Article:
I am a freshwater community ecologist and I am particularly interested in the ecological significance of predation and hydrologic variation for population regulation, trophic dynamics, and patterns of coexistence in freshwater ecosystems. I employ a combination of observational studies and lab, mesocosm and field experiments to understand 1) the mechanistic effects of predators on prey recruitment through early life stages, 2) the effects of hydrologic variation on community composition and patterns of coexistence, and 3) how hydrologic variation (drought, water level or flow variation) functionally determine population sizes of invertebrates that become prey for higher trophic levels. My work could be considered basic ecology with an eye towards applied questions; I mostly study populations of macroinvertebrates that are important trophic links for Everglades Restoration. Most of my current research is in southern Florida wetlands (including the Everglades) and includes freshwater crayfishes, but projects also include other macroinvertebrates and some freshwater vertebrates (e.g., fish, wading birds).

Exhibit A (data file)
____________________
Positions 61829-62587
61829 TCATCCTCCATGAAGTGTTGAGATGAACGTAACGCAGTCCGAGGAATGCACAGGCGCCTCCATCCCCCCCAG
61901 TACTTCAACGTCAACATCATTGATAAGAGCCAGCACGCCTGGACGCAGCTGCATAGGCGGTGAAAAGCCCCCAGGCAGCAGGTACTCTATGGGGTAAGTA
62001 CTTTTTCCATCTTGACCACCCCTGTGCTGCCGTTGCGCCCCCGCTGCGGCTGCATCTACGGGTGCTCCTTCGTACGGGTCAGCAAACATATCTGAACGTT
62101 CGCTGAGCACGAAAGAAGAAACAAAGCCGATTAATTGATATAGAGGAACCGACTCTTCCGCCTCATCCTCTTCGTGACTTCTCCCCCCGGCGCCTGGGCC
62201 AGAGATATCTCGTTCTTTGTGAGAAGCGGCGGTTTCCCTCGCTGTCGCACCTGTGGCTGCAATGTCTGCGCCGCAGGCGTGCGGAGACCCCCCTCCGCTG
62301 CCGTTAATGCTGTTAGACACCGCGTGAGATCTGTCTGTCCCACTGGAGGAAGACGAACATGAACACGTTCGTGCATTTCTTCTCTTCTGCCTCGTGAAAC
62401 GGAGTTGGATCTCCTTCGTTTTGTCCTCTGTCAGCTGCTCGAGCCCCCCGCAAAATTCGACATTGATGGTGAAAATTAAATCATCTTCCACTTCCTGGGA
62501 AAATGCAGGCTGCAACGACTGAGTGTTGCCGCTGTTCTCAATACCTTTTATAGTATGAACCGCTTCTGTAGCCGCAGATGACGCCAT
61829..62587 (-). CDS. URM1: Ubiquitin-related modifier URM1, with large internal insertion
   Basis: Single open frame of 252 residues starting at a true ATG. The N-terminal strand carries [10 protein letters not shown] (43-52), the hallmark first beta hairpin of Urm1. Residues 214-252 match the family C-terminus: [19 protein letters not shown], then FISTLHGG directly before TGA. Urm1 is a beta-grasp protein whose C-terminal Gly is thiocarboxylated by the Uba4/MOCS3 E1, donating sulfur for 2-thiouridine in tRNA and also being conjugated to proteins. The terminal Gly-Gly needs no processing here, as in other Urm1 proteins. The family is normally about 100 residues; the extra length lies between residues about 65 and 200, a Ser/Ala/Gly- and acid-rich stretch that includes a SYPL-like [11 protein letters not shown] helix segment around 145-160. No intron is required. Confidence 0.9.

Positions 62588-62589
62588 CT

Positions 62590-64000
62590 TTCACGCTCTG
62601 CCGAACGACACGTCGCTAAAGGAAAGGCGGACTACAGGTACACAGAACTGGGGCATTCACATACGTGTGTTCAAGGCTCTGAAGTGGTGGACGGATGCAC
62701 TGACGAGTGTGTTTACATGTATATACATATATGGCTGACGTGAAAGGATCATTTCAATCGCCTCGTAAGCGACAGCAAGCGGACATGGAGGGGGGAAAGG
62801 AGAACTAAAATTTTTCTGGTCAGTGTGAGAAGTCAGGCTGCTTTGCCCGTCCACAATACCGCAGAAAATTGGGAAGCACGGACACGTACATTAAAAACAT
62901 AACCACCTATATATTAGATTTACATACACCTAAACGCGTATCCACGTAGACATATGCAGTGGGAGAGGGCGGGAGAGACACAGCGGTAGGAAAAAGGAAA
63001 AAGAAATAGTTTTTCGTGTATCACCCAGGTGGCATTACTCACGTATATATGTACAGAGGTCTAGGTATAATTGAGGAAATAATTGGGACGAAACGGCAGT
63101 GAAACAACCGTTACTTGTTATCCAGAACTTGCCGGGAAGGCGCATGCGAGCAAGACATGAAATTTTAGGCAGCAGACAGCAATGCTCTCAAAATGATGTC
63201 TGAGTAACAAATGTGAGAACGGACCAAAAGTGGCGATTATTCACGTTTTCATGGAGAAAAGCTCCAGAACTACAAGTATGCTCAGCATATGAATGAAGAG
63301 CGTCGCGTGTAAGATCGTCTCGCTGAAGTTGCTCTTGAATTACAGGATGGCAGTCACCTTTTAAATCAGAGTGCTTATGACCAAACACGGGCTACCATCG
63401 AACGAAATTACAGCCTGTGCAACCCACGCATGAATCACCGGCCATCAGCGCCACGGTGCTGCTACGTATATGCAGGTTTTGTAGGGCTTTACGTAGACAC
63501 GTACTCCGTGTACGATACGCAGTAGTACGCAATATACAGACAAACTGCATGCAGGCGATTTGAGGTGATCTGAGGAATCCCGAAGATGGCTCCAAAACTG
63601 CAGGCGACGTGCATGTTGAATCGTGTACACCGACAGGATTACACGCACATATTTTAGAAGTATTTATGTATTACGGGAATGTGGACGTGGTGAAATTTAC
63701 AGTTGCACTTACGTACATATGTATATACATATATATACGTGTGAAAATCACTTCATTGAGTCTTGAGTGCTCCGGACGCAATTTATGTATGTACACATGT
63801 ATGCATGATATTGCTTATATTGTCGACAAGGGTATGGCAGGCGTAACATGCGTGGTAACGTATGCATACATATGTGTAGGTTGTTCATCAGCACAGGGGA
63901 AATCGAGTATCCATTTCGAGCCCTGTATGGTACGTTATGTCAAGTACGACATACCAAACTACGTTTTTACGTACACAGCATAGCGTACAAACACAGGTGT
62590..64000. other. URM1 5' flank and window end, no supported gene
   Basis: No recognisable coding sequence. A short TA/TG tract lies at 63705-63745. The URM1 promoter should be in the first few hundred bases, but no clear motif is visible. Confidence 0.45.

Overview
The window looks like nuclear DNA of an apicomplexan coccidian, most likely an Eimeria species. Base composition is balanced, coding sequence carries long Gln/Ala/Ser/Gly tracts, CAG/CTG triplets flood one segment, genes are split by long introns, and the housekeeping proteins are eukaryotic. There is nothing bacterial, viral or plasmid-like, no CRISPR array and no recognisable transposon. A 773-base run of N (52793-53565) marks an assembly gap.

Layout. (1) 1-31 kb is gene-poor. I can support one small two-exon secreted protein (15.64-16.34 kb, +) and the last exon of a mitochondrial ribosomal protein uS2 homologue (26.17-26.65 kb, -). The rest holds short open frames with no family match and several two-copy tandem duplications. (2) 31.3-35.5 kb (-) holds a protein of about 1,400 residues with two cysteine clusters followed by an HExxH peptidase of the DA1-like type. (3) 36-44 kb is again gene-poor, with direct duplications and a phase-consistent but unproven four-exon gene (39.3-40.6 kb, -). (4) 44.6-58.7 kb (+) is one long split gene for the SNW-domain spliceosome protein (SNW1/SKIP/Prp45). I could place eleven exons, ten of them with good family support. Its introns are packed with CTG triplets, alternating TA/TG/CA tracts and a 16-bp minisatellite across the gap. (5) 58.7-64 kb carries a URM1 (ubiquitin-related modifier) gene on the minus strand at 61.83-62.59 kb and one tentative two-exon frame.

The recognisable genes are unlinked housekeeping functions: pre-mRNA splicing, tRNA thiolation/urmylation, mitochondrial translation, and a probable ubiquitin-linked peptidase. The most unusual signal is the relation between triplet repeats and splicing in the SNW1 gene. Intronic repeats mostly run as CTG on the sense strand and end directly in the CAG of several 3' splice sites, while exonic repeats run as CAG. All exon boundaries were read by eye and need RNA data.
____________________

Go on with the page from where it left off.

I am also collaborating with international scientists studying the parthenogenetic (clonal) and invasive marbled crayfish (Procambarus virginalis) which is recently derived from the slough crayfish (P. fallax), a species native to Florida.